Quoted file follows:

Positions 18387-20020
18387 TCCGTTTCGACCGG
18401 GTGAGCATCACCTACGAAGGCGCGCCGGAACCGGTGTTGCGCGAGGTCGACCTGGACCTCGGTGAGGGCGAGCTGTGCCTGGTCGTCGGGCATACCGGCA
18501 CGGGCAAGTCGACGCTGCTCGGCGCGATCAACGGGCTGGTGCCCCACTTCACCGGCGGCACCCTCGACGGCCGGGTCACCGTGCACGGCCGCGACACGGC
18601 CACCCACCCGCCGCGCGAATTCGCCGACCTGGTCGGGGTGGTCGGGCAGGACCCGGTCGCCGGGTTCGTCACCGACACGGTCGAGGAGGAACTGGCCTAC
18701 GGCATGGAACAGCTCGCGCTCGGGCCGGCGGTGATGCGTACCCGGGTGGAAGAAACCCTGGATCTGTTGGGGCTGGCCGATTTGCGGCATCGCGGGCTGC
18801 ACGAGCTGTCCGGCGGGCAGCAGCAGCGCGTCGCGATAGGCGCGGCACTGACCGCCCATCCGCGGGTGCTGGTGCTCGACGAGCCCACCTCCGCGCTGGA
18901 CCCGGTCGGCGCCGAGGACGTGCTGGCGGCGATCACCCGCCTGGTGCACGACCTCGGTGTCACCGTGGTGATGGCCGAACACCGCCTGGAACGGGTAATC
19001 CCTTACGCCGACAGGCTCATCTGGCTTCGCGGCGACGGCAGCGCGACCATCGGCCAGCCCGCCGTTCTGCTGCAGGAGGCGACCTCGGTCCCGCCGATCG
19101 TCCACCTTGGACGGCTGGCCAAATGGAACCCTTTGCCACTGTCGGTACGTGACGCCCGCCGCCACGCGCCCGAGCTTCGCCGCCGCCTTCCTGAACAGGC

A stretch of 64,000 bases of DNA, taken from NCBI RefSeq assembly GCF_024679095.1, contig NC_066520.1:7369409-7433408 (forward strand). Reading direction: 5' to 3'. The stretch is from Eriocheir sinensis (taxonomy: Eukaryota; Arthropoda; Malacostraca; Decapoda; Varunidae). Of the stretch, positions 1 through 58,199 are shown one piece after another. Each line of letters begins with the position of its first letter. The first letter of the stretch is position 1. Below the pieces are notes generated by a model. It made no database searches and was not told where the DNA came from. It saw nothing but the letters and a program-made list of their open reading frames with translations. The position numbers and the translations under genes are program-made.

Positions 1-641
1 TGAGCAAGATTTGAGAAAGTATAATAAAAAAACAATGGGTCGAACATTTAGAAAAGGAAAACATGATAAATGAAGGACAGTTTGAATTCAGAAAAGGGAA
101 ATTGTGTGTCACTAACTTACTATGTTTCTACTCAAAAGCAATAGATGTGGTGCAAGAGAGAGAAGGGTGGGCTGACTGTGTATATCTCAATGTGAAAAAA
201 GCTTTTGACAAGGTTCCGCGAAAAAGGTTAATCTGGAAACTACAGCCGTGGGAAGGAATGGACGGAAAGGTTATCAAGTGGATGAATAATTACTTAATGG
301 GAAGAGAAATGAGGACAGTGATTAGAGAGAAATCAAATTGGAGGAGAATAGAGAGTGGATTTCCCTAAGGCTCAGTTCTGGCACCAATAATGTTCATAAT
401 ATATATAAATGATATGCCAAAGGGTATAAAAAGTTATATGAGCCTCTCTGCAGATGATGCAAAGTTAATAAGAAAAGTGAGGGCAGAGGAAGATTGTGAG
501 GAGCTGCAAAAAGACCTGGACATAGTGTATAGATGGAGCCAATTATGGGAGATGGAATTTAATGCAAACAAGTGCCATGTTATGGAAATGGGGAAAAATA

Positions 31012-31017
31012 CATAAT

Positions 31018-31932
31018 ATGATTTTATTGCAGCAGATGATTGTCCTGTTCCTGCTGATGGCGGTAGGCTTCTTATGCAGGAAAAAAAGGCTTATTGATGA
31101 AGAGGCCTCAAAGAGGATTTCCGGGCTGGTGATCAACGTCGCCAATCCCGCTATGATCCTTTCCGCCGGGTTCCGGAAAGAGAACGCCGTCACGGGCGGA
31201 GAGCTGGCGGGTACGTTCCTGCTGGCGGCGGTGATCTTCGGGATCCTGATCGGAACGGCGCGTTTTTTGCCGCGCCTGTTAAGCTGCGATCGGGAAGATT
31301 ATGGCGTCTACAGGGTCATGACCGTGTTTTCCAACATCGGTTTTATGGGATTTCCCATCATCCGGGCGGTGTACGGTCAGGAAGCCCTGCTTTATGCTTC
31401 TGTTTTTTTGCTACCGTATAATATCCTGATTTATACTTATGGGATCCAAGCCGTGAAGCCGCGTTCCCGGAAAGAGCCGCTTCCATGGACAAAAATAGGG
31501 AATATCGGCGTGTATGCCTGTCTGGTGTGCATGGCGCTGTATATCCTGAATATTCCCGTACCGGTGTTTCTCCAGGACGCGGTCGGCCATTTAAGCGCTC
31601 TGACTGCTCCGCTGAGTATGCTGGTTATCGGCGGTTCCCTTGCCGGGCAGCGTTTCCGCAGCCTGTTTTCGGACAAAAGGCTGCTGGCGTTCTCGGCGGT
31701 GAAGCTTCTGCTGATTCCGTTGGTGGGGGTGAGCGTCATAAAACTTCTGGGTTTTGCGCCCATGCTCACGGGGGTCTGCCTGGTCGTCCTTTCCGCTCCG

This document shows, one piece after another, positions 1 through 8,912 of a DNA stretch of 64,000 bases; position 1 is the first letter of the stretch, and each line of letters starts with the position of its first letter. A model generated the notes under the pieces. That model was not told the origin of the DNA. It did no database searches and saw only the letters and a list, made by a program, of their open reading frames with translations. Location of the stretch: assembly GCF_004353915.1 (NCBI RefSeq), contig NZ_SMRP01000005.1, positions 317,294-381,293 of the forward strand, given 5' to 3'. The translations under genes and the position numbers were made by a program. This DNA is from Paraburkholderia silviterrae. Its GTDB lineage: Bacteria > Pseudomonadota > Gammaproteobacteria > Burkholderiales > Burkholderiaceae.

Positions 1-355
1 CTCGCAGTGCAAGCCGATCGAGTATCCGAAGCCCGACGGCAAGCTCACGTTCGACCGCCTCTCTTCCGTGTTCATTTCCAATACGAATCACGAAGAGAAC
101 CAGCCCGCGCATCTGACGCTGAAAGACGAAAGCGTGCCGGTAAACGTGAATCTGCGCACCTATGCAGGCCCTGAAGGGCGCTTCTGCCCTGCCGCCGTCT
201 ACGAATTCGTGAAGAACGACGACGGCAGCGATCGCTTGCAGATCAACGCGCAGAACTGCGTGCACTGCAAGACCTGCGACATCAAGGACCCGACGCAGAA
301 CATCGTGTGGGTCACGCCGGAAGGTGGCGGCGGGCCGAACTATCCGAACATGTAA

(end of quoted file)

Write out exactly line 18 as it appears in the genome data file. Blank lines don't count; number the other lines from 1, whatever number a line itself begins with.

501 GAGCTGCAAAAAGACCTGGACATAGTGTATAGATGGAGCCAATTATGGGAGATGGAATTTAATGCAAACAAGTGCCATGTTATGGAAATGGGGAAAAATA